The International 10 - Main Event Simulation
With the group stage of TI10 wrapped up, it's on to the main event! I simulated the possible outcomes of the bracket. PSG.LGD are looking like the favorites, but with 21 matches to go, the scene is ripe for some upsets.
First off, let's take a look at the bracket:
The first round of the lower bracket is a best-of-one, so all eight of those teams are in for an anxious start to the tournament. All other matches are best-of-three, except for the best-of-five grand final.
Simulating the bracket
I ran this bracket, along with my model's matchup predictions, through 50000 Monte Carlo simulations to see how well each team would fare. Here was each team's shot at taking home the Aegis, as well as their average placement:
|Team Name||% 1st Place||Median Place|
In almost 40% of my simulations, PSG.LGD took first place, which is staggering. With the incredibly long journey from the lower bracket to the grand final, all of the lower bracket teams have worse chances than any upper bracket team. No team in the lower bracket is strong enough to consistently push through the rest.
Naturally, starting in the upper bracket is a huge advantage. With the record-breaking $40 million prize pool, you don't have to win the Aegis to walk home a millionaire, and upper bracket teams are much more likely to end up farther. Of course, at the end of the day most people remember the winner, and that's the main goal of each of these teams, but third place still gets you a medal at the Olympics. I doubt any team would be actively unhappy with a top three finish - they might be disappointed that they didn't do better, but they wouldn't consider their run a failure either. Here's how likely each team is to place in the top three:
|Team Name||% Top 3|
Again, we see the expected upper/lower bracket split. PSG.LGD and Team Secret are still the most likely candidates.
Vici Gaming and Team Spirit, who are next in line for third place, are very close contenders here, and yet Vici have a significantly higher chance than Team Spirit to finish first.
While Virtus.pro were the fourth most likely to take first, they drop down to sixth most likely to finish in the top three.
There are a couple of other such shuffles, and it all comes down to the bracket itself. Depending on when some specific matchups happen for a given team, they might find themselves bottlenecked at various points in the bracket. Of course, we'll just have to wait to see how it plays out!
With 21 matches, there are 2^21 = 2,097,152 possible ways this bracket could play out (more if you consider different possible records for each match, but that doesn't affect anybody's placement). Some are obviously much more likely than others (sorry, beastcoast, you aren't too likely to stage seven upsets in a row). The takeaway is that nobody can predict exactly what will happen, so just sit back and enjoy the show!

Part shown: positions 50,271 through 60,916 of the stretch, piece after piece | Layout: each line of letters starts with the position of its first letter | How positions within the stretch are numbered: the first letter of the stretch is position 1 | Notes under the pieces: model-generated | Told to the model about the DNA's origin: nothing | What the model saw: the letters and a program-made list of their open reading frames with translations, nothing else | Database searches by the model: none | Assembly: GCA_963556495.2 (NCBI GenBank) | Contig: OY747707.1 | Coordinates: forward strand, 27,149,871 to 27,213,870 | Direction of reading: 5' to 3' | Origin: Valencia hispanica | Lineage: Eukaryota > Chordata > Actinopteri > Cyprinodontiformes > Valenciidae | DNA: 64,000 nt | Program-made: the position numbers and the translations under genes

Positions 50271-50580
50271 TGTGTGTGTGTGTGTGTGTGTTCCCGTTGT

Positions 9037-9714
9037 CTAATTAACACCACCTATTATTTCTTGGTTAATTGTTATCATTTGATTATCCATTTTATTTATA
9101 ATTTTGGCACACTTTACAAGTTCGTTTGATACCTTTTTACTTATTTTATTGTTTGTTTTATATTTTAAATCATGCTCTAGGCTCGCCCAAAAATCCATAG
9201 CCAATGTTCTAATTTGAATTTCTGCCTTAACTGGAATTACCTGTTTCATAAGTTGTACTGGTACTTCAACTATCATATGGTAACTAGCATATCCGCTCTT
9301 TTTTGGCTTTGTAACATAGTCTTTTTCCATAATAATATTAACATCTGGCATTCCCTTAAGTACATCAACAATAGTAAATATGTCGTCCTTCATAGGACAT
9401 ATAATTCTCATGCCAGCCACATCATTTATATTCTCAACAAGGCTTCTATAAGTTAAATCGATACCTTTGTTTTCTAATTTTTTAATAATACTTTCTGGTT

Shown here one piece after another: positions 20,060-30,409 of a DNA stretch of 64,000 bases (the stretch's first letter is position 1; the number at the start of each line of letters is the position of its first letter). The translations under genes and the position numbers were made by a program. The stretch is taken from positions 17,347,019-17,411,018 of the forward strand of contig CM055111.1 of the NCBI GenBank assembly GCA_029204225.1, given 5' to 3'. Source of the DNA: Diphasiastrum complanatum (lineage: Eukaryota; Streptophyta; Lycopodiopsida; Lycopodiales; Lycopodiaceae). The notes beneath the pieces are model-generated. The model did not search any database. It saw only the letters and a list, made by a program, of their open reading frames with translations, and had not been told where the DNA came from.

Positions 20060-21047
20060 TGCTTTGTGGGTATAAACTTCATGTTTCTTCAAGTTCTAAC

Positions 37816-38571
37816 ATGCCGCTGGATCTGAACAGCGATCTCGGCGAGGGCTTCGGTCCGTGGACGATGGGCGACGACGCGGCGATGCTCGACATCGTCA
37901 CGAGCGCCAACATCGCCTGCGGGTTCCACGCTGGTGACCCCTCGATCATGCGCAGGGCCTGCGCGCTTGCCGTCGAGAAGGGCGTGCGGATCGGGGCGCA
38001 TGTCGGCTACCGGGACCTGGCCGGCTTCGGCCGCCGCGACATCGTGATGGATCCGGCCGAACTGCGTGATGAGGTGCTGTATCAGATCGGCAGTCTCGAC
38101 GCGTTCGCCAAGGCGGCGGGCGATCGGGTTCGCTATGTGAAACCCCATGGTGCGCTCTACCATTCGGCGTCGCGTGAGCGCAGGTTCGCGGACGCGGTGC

There are a few caveats to the model, which are probably most obvious in its assessments of OG and Undying. While strength of region (and where a team has played its recent games) are important factors to the model, the calibration has found that, on average, recent performance is one of the strongest indicators of success.
The model is designed to have the highest possible predictive power when applied to all pro games, and the DPC circuit and other more localized tournaments make up the bulk of games played. This isn't inherently a problem, but there will always be some specific situations that are fundamentally different, and there could never be enough data to properly take them into account:
Case in point, OG: they have had fairly mediocre performance, recently. Their recent accolades are certainly not what you would expect of a two-time TI winner. And yet, everybody knows that when TI comes around, OG know how to turn it up to 11. There's nowhere near enough good data for a model to ever find that, which is why good old-fashioned qualitative analysis still has room in the world. I could have manually adjusted some predictions, but there's no objective way to do so. One of the strengths of a model-based approach is that it can be automated to make predictions for thousand of matches, and a person would not have that kind of bandwidth. You win some, you lose some.
All of that is to say that yes, some of the outputs are a bit strange. However, it's generally much safer to trust the model than to try to guess which situations it's incorrect about.
As always, keep up with our suggested bets to see how our predictions stack up against the market, and where we would suggest staking your money.
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